The opening of doors without care can potentially lead to places you never dreamed of ending up. I remember one of my mothers many mantras, “The road to Hell is paved with good intentions…”. An seemingly odd statement that was thrown my way at the very thought of my oft tried procrastinations. Has Abdullah Hakeem quaffed too many single origin coffees I hear you ask!!! Just bear with me please, the modern day flow of Islamic thought is about as easy to understand as Nuclear Science in Mandrin Chinese and I believe it starts with trying to find the perferbeal needle in the haystack. Why oh! Why do we not leave the doors (her comes the purpose of the door metaphor 😉 ) SHUT and believe me those doors are only to be opened by those who own the keys to the doors. The tried and tested science of deducing knowledge from the “guidance” is locked up for good reason and I’ve opened those doors and found myself in many a dark room. Allah in His infinant kindness has gifted us the ability to know the key holders and by leaning on the Key holders both the “knowledge” and the “Muslims” remain safe and soundly wrapped up by Allahs mercy. Maybe the key holders need to sharpen their pencils again as we drift into uncharted territory and I do believe it is precisely situations like the “video” that indicates that Muslims are are in dire need of hearing those keys rattling once again……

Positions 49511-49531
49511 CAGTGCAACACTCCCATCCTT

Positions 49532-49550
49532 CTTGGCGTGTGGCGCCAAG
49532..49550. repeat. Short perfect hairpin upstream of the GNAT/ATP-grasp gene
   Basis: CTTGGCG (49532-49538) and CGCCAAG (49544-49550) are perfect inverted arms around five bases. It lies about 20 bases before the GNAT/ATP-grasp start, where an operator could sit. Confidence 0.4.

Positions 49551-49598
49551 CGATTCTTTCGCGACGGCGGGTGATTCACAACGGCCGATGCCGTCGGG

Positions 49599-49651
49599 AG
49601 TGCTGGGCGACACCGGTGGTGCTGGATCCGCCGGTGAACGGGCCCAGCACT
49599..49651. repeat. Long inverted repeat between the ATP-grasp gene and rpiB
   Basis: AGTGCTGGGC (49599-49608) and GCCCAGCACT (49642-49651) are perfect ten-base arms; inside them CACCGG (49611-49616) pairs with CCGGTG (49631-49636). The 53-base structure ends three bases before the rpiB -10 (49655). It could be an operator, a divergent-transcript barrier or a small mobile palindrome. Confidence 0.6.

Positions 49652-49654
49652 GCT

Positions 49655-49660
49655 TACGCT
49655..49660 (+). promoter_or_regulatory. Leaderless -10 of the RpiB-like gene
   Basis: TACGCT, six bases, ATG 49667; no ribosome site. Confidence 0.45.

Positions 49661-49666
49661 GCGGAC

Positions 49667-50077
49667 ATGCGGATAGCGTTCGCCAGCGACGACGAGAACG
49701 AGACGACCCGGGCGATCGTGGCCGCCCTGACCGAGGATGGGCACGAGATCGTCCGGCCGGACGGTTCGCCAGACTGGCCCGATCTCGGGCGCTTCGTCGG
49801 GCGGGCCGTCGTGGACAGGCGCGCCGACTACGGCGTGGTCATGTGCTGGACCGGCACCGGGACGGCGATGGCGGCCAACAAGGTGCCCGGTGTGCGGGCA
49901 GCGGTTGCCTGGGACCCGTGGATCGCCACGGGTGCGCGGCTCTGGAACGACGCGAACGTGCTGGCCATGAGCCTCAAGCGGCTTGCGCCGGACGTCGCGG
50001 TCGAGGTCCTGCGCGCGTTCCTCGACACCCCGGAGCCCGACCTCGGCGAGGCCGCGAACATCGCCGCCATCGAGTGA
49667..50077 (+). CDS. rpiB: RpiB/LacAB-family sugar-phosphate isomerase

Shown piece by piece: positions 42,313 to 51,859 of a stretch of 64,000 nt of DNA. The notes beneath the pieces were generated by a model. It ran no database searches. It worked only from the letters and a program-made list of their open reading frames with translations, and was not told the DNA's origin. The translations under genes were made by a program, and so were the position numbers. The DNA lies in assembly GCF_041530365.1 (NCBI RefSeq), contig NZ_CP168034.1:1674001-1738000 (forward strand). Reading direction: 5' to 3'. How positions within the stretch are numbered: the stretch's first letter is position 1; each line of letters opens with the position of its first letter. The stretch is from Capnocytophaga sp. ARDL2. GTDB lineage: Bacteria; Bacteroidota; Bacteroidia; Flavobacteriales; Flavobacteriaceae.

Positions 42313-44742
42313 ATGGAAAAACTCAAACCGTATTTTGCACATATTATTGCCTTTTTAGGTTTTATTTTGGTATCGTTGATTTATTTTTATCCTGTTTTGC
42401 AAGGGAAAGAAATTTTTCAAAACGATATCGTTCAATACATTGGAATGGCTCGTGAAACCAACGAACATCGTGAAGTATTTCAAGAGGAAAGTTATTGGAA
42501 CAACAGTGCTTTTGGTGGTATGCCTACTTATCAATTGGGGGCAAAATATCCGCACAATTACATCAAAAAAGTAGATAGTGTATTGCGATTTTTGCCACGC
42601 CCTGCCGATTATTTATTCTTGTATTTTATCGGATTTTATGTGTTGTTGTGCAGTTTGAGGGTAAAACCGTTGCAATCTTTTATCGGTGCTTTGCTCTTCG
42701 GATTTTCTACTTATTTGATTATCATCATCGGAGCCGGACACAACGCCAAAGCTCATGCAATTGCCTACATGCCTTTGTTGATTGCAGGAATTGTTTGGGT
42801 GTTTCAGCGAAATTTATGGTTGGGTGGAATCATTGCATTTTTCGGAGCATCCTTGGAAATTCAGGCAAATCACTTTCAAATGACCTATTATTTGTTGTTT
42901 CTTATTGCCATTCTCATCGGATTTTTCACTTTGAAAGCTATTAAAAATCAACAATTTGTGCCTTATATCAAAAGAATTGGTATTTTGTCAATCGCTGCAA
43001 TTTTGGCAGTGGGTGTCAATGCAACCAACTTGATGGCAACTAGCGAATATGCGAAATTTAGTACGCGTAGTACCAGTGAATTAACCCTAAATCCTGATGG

Ps My mothers statement is one I carry lovingly around my neck, those of you who are aware of Islams understanding of the mingling of intention and action will see my point, for those of you who don’t maybe you need to meet my mother 😉
Wa alaykum al-salam wa rahmatullahi wa barakatuhu.
That we have drifted into uncharted territory is why some feel we need to reopen certain closed doors, so as to give us the maximum options with which to pick from so as to forge ahead.